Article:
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Identifying the psychological processes used by male and female students when learning about science technology engineering and mathematics: A linguistic inquiry

Hall, Sophie S.; Puttick, Steve; Maltby, John

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Authors

SOPHIE HALL Sophie.Hall@nottingham.ac.uk
Clinical Trial Manager

Steve Puttick

John Maltby



Abstract

Learning in Science, Technology, Engineering, and Mathematics (STEM) is challenging, leaving many students to give up on these subjects. Specifically, females are underrepresented in STEM industries. Identifying how male and female students deal with STEM learning challenges, and how this relates to learning outcomes, may inform teaching that best supports the preferences of individual students. This study asked secondary school students, who had just completed a STEM lesson that they reported as finding difficult (n = 3758; male = 51.2%), to write narratives about how they dealt with the lesson. Narratives were analyzed using a linguistic text analysis program to identify core psychological processes contained within the narratives from lessons in science n = 1305 (males = 46.3%), technology n = 589 (males = 63.7%), engineering n = 202 (males = 57.9%), and mathematics n = 1662 (males = 49.9%). Students were also asked to score how well they think they did in the difficult lesson (learning outcome). Pearson's correlations between students' use of core psychological processes and their perceptions of lesson success were computed separately for males and females. Common strategies emerged across the STEM subjects: for female students, positive learning outcomes were associated with positive emotions, social processes, rewards, and strategic thinking. For male students, positive learning outcomes were associated with motivation around the risk of failing, rationalizing the problem, and strategic thinking. Negative emotion was associated with a negative learning outcome for both broadly defined genders, but this was more evident across the subjects for females. We specify our understanding of this strategy by reporting data separately for the STEM subjects and the implications for STEM pedagogy.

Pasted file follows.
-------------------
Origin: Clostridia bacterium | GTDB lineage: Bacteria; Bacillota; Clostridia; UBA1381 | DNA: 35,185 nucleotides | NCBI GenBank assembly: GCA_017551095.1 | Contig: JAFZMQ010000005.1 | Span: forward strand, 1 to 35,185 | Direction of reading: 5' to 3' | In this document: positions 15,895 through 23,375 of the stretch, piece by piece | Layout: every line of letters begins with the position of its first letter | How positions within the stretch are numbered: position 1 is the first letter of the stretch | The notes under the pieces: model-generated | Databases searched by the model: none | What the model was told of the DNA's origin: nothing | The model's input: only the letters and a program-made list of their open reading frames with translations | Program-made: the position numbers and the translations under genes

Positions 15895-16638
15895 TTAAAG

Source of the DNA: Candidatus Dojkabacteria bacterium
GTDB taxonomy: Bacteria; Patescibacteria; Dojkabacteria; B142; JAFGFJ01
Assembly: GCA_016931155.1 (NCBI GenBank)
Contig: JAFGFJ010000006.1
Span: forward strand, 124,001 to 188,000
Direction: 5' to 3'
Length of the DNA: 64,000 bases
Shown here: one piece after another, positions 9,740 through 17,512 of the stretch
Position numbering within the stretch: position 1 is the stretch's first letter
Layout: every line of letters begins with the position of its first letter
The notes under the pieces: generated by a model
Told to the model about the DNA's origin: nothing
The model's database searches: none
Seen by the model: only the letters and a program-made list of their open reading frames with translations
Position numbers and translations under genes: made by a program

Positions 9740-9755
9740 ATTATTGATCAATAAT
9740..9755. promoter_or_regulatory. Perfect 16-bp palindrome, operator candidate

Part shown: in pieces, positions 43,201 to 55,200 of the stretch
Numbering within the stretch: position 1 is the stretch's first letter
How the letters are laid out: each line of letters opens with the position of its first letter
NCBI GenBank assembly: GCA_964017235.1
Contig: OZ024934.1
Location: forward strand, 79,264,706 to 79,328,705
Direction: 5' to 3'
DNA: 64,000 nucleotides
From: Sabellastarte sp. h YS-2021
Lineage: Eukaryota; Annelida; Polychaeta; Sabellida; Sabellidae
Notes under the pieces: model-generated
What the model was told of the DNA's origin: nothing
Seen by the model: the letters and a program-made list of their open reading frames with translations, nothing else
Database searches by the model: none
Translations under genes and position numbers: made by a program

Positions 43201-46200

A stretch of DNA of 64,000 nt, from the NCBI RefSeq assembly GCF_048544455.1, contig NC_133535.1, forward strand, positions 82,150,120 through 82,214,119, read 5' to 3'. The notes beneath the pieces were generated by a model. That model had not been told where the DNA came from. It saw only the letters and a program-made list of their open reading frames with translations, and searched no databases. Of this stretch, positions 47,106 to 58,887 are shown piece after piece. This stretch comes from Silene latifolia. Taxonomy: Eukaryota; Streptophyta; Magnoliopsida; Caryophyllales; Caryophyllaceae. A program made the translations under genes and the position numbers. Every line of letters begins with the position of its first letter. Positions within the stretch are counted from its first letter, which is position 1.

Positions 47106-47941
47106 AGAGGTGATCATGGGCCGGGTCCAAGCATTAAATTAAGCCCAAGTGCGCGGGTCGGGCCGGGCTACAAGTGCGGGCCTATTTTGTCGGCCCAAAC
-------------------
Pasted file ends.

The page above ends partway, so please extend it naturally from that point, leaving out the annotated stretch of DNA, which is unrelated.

Citation

Hall, S. S., Puttick, S., & Maltby, J. (2021). Identifying the psychological processes used by male and female students when learning about science technology engineering and mathematics: A linguistic inquiry. Science Education, 105(6), 1151-1172. https://doi.org/10.1002/sce.21679

Journal Article Type Article
Acceptance Date Aug 9, 2021
Online Publication Date Aug 18, 2021
Publication Date 2021-11
Deposit Date Mar 23, 2022
Publicly Available Date Aug 19, 2022
Journal Science Education
Print ISSN 0036-8326
Electronic ISSN 1098-237X
Publisher Wiley
Peer Reviewed Peer Reviewed
Volume 105
Issue 6
Pages 1151-1172
DOI https://doi.org/10.1002/sce.21679
Keywords History and Philosophy of Science; Education
Public URL https://nottingham-repository.worktribe.com/output/7646185
Publisher URL https://onlinelibrary.wiley.com/doi/10.1002/sce.21679
Additional Information This is the peer reviewed version of the following article: Hall, S. S., Puttick, S., & Maltby, J. (2021). Identifying the psychological processes used by male and female students when learning about science technology engineering and mathematics: A linguistic inquiry. Science Education, 105, 1151– 1172., which has been published in final form at https://doi.org/10.1002/sce.21679. This article may be used for non-commercial purposes in accordance with Wiley Terms and Conditions for Use of Self-Archived Versions. This article may not be enhanced, enriched or otherwise transformed into a derivative work, without express permission from Wiley or by statutory rights under applicable legislation. Copyright notices must not be removed, obscured or modified. The article must be linked to Wiley’s version of record on Wiley Online Library and any embedding, framing or otherwise making available the article or pages thereof by third parties from platforms, services and websites other than Wiley Online Library must be prohibited.

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